The final score from last night does not reflect how good that Utah team truly is. The Utes dominated the Ducks in that opening quarter. Sadly, as it so often did in last night’s game, the injury bug struck and the Utes watched the game slowly slip out of their hands. Travis Wilson, Utah’s normal starting QB, was initially benched in favor of the more athletic dual threat QB, Kendal Thompson. However, following Utah’s nearly perfect opening drive, Thompson’s knee buckled on a first down run after he opted not to slide. The next play, Thompson attempted a deep pass and it was clear that his knee was not in good shape. He was taken to the locker room, and Wilson took over for the rest of the game. This, along with maybe the miscue of the century (see below), gave the Ducks new life, which is what eventually carried them to victory.
In a brutal game littered with physical hits, injuries, and penalties, the Ducks came out on top. Utah, in my opinion, was the best team the Ducks have seen and the best team the Ducks will see until they play in the PAC-12 Championship. The Utes were even more hard-hitting than Stanford, and containing the likes of Devontae Booker and Kaelin Clay is no easy feat for a defense. For the first time all season, the Ducks truly looked like a championship team. They’ve proven that their offense is far too good for any defense — no matter who it is — to stop them. If a team is going to beat these Ducks, they are going to have to outscore them. Although this isn’t an impossible feat, I’d love to see someone try. Right now, I can say with confidence that the Ducks are playing as well as any team in the country.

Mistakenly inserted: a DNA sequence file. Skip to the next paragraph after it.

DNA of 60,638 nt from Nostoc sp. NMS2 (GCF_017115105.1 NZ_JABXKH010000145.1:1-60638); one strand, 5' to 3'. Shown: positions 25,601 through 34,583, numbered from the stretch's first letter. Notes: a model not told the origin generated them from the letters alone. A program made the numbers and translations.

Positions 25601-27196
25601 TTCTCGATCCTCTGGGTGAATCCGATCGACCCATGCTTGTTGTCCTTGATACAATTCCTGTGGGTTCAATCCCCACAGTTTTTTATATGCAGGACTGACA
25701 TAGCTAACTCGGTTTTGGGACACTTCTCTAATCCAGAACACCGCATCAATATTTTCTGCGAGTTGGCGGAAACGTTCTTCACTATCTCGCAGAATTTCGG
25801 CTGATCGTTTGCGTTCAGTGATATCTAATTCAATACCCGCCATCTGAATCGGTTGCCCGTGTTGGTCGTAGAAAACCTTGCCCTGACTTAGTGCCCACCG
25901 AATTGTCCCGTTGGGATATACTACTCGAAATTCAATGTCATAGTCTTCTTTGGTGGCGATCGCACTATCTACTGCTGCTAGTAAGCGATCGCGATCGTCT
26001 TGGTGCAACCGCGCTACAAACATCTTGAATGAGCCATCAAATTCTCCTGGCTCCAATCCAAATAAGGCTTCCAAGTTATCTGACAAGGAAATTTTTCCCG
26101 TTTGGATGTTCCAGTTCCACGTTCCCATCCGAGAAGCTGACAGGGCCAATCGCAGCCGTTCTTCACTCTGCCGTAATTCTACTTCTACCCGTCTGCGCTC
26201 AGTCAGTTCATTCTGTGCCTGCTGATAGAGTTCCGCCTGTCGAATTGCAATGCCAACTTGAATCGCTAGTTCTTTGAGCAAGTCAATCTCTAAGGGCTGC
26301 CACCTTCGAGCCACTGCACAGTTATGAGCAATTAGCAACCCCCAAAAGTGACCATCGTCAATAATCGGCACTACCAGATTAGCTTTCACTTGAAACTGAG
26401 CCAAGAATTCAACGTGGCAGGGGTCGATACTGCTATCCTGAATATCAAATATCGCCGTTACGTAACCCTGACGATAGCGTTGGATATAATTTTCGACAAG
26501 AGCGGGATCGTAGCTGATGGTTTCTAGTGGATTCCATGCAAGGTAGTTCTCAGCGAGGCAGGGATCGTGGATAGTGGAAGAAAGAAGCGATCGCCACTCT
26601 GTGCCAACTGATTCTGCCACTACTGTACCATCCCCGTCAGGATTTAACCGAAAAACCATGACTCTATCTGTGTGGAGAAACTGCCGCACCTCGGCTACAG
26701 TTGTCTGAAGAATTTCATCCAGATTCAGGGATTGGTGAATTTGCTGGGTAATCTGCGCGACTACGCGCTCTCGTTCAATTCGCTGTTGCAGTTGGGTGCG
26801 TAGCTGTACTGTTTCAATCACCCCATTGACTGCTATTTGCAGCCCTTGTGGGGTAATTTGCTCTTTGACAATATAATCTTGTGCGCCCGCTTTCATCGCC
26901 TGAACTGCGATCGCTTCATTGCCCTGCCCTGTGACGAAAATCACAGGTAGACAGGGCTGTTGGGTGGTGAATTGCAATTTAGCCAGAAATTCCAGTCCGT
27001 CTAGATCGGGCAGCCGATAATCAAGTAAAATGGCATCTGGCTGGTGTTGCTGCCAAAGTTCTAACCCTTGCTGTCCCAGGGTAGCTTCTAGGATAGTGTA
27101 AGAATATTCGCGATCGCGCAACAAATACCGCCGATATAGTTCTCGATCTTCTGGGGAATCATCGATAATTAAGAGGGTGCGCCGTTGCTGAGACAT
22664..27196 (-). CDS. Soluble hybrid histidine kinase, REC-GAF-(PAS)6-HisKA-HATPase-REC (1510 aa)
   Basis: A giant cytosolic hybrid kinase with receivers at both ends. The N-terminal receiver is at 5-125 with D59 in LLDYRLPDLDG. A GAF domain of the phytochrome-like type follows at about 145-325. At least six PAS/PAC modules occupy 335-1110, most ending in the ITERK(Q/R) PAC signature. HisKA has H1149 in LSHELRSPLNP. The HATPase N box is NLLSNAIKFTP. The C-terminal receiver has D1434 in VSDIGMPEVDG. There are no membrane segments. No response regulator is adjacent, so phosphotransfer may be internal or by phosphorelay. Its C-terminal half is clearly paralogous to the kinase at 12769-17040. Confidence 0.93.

With that said, there are still notes from last night worth addressing. Here are the top five things that stood out.
#1: Keep Grinding, Grinding, Grinding
This was not a fun game to watch. First Utah’s QB went down with a left leg injury that will now keep him out of the season, then their WR Tim Patrick suffered a gruesome leg injury early in the second half. The injuries didn’t stop there though, as Oregons’s Ifo Ekpre-Olomu, Hroniss Grasu, and finally Pharaoh Brown all went down in succession. Ifo will most likely return; however it looks like Grasu’s and Brown’s seasons are both done. Some might say this is just a consequence of football, but if you’ve ever played the game you know this is so much more. These are brothers out there who love and support each other dearly. Football teams are families, and watching Pharaoh Brown scream and cry in pain is not something that a player just stomachs and moves on from. Oregon showed incredible composure at a time where emotions could have gotten the best of them, a trait much needed for a championship team.
#2: Mariota is Running the Show, Literally